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Don't check the mailbox: SSD and SSDI e-payments begin

As we discussed in a previous post, the way in which every Texan who currently receives Social Security benefits, be they through the Association's SSD or SSDI programs, veterans benefits, or conventional payments to seniors who have paid into the system over the course of their careers, is being drastically changed. Rather than arriving each month in the mail as a printed paper government check, benefits will be distributed to recipients through more efficient and immediate electronic means.

The change is already underway-electronic-only payments went into effect March 1.

What does this mean for the 284,000 Texans, many of them currently dealing with a disability and unable to work, who are getting benefit checks each month in their mailboxes? Individuals themselves will have to be proactive in setting up just how they will continue to be paid each month-a decision for which both the federal Treasury Department and the Social Security Administration have forwarded multiple options.

Recipients can go online to set up payment details between the SSA and their preferred bank or credit union so that each month benefits are directly deposited into the account of their choosing. Texans can also call the Treasury Department directly to set up e-payments over the phone.

If directly deposited payments aren't desired or for some reason impossible, those already getting SSD and SSDI benefits can obtain and use a Direct Express Debit MasterCard, which will be loaded each month with cardholders' Social Security benefits. However, the card will only be able to be used up to four times per month without additional fees; those who plan to use a Direct Express card frequently will pay a small transaction fee for their fifth monthly use and each one thereafter.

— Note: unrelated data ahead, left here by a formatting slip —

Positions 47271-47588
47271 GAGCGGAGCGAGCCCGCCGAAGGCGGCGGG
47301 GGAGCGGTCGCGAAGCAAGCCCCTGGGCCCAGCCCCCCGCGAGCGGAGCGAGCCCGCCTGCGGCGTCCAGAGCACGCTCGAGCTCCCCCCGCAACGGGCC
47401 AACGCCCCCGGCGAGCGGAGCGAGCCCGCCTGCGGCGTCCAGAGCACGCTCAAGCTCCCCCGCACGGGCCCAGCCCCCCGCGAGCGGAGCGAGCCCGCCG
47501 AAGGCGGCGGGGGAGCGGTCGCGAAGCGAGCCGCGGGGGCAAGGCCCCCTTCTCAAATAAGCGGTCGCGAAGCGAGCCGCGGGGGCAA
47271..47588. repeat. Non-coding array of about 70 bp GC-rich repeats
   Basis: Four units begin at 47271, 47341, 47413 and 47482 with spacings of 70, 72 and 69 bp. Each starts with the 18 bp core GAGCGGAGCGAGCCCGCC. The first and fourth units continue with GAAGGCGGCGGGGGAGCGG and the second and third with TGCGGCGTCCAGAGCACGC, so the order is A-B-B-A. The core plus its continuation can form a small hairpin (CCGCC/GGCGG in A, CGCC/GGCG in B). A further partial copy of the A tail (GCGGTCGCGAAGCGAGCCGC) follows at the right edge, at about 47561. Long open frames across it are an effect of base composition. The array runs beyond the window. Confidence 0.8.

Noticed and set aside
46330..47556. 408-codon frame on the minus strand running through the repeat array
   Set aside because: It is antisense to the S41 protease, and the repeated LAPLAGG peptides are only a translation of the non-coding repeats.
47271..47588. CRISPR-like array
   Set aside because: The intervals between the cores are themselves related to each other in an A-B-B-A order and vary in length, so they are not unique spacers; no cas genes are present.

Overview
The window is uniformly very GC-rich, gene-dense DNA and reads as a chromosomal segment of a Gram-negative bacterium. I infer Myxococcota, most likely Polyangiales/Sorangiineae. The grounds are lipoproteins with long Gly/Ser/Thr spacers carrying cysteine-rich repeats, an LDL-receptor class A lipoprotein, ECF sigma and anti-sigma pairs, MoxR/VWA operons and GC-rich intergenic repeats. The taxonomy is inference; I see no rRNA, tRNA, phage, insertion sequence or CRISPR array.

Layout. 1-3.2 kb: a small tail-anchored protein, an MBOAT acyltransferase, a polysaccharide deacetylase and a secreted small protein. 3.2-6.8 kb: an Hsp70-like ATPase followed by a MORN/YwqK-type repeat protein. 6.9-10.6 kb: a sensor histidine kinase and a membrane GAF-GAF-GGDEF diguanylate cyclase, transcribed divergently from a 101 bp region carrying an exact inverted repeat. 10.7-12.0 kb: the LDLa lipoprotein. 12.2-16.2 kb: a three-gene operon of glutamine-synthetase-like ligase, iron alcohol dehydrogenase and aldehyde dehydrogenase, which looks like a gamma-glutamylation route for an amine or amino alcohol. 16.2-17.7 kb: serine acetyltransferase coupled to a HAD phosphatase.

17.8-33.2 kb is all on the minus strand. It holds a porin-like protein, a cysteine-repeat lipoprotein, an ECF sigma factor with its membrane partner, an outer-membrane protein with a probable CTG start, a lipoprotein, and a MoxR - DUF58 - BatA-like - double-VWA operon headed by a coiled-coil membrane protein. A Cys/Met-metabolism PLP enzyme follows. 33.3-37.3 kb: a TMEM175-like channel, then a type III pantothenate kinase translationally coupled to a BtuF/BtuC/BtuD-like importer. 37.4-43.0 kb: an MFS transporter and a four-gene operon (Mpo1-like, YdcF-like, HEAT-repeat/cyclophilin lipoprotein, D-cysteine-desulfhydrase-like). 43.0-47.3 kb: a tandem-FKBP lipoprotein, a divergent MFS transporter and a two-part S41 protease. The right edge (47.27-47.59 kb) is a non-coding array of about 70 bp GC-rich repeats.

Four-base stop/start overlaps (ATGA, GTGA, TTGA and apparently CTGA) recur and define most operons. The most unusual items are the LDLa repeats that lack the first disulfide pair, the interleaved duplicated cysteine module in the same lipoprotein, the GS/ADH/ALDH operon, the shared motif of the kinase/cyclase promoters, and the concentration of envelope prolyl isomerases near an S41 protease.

New applicants for Social Security disability or supplemental security income benefits will have no choice but to receive their payments electronically should their claims be approved. That, in itself, can be an incredibly arduous process, and as the laws and financial practices of the Social Security Administration's programs continue to shift with the times, the insight of an experienced attorney will become only more valuable.

Source: The Vindicator, "Social Security in Texas goes paperless March 1," John Michaelson, Feb. 24, 2013

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